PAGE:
Confronting Race, Racism, and White Privilege
October 5, 2011
Joshua J. Shepherd
In this paper, I will be reviewing Robert Jensen’s “The Heart of Whiteness. Confronting Race, Racism, and White privilege”, along with developing a critical analysis of this work. I will be comparing my analysis with the opinions of others that have reviewed this book along with utilizing concepts from James W. Neulieps textbook, Intercultural Communication.
In his book, Jenson reviews the history of racism in the United States and its evolution into a closeted mentality, which still holds a power over many non-white citizens. It is this subtle power relationship that Jensen contends is the reason why the United States is a white supremacist nation. With radical honesty, hard facts, and an abundance of difficult, personal experience, Robert Jensen lays out strategies for recognizing and dismantling white privilege. He attempts at demonstrating that if white people are to make a meaningful contribution to ending white supremacy, they have to be willing to be harsh in their assessment of themselves personally, while at the same time staying focused on the importance of a larger system of power. He believes that we have to go deeply into ourselves and simultaneously connect to a larger political analysis and movement. As Jenson expresses, our history books speak much more lightly on the evolution of our country, which minimizes our responsibility of creating and maintaining this white supremacist society we have developed. Jensen’s approach on addressing this topic is to create emotion, and provoke questioning the foundations we have built our belief systems upon, which could easily take a reader down a path of frustration, anger, confusion and sadness. I personally felt all of these emotions, and more, while reading this book.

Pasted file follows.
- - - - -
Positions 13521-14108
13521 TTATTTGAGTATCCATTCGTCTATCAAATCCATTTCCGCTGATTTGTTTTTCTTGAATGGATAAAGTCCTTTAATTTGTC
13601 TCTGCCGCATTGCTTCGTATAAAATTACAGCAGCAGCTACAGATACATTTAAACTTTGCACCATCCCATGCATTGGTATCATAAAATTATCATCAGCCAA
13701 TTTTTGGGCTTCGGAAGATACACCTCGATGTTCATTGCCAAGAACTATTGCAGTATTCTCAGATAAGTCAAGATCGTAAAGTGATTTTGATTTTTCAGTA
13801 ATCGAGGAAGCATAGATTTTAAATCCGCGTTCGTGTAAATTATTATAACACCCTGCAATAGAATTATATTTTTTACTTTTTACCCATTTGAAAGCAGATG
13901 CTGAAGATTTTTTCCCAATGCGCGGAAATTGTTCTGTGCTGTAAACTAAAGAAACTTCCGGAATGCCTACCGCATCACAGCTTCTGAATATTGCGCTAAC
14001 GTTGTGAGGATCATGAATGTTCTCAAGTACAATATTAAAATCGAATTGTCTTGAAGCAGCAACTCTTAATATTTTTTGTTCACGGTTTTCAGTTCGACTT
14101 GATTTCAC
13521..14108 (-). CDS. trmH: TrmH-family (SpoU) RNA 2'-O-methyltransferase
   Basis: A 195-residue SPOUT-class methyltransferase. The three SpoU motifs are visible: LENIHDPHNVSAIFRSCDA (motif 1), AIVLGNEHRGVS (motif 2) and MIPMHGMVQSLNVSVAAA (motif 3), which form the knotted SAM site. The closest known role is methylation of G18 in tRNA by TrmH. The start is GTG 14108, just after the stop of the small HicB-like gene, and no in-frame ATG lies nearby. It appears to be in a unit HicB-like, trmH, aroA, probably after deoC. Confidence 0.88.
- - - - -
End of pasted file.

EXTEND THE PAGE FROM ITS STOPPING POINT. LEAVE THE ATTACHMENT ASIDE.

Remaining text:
Jenson writes about the mechanics of racism...